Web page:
The use of CGI incites us to manage pictures, however – although it would be possible in principle to store images as blobs within the database – I have chosen to proceed differently, in order to keep unid bases not too big.
As of Unidatab-CGI version 1.1.1, images are stored in a dedicated directory within the HTTP server path and the mention of a word ending in .jpg or .gif makes the server check for the existence of an image of this type in there.
The path of the image directory can be set in Unidatab.cgi (variable $UNID_PIX) and defaults to http://localhost/devel/Unidatab/image/.
Again, users can define this way some kind of image policy of their own by specifying naming conventions. For instance, one could impose that images from one database should be differentiated by a prefix. The picture “saturn.jpg” would be renamed “test-saturn.jpg” in order to visualize clearly which content pertains to which db simply looking at the value of $UNID_PIX. However the Perl code doesn’t require anything like this, saturn.jpg is accepted as well as test-saturn.jpg.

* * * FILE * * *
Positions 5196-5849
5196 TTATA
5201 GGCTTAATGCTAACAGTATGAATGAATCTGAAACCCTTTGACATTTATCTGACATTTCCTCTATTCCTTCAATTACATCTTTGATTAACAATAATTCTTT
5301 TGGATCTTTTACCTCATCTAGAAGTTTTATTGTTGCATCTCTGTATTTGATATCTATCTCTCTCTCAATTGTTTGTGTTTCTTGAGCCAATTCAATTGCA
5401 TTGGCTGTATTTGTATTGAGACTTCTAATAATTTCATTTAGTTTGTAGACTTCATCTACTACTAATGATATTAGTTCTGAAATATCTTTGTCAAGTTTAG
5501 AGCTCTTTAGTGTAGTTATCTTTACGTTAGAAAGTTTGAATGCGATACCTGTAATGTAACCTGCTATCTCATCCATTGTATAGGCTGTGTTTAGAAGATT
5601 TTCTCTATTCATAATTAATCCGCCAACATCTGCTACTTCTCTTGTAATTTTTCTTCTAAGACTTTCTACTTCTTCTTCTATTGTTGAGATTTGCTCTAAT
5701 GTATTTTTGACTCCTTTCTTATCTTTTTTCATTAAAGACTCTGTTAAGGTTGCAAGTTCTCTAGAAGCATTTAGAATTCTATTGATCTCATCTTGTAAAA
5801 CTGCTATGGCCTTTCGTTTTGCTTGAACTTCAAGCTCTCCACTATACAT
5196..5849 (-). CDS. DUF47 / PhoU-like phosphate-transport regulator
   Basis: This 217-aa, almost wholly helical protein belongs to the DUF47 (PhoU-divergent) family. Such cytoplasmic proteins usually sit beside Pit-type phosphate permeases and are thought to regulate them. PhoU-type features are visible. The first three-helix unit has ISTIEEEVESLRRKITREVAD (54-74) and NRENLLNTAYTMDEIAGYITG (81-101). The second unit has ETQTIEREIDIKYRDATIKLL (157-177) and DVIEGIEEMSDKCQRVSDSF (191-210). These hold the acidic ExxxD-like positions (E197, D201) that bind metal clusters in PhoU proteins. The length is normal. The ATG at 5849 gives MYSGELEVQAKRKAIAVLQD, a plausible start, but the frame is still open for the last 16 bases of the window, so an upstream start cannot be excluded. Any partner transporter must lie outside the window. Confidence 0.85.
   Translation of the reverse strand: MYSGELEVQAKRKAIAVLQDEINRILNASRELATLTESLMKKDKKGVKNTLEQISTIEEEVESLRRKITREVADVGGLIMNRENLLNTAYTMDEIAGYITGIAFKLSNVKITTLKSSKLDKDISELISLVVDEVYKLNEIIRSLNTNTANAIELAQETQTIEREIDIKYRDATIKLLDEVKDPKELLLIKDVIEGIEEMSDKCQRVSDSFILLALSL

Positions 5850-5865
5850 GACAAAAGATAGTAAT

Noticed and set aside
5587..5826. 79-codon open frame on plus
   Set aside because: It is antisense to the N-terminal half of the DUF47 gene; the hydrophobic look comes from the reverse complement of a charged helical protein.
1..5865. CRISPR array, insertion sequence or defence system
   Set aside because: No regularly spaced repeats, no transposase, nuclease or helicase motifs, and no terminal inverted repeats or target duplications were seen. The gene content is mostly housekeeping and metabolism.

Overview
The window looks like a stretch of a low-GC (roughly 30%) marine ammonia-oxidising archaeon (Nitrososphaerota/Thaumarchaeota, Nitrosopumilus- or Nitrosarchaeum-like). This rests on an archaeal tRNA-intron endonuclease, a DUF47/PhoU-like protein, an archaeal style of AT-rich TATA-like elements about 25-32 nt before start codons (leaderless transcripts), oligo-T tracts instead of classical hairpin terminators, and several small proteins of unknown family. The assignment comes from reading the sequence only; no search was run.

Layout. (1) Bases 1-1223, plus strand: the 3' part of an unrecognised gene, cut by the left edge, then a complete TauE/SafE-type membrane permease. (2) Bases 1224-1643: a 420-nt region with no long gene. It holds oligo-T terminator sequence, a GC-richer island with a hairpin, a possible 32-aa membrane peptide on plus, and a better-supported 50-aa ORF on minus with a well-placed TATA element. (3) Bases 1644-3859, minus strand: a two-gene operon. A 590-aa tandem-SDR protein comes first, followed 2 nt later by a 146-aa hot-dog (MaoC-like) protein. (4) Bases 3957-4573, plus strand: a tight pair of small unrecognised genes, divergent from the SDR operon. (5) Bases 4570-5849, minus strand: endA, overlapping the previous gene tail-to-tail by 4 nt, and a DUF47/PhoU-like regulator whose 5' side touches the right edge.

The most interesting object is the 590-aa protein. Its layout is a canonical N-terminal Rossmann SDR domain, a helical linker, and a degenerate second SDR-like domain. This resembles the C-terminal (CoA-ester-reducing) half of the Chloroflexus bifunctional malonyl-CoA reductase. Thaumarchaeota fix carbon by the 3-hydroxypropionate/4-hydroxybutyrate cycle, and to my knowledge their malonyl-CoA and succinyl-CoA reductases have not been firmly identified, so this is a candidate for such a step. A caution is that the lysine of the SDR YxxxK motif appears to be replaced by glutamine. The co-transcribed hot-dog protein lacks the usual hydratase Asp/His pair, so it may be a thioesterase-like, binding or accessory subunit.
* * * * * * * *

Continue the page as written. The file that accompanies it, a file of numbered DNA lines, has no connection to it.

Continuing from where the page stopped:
The size of displayed image is limited by height to the value of $PicSize (120 px), and – as images may appear in titles too – the size of related thumbnails in lists is limited by $IcSize to 40 pixels. Both of these variables can be set in the user-defined values of Unidatab.cgi.
Here are screenshots of theses results:
If we look at the symbol id=-485, with unid-adm, the db input strings look like :
[1: /test.unid ] ? select show_symbol(-485) show_symbol(-485) ~ : i ~ a ~ d ~ n ~ t ~ u ~ -485 ~ 221 ~ 0 ~ 220 ~ 1541836361952 ~ 1537979864000 ~ location:test-milkyway.jpg https://en.wikipedia.org/wiki/Milky_Way (the Milky Way). ~ This test-saturn.jpg is Saturn. ~
The rough example above suggests some educational benefit one could expect from Unidatab.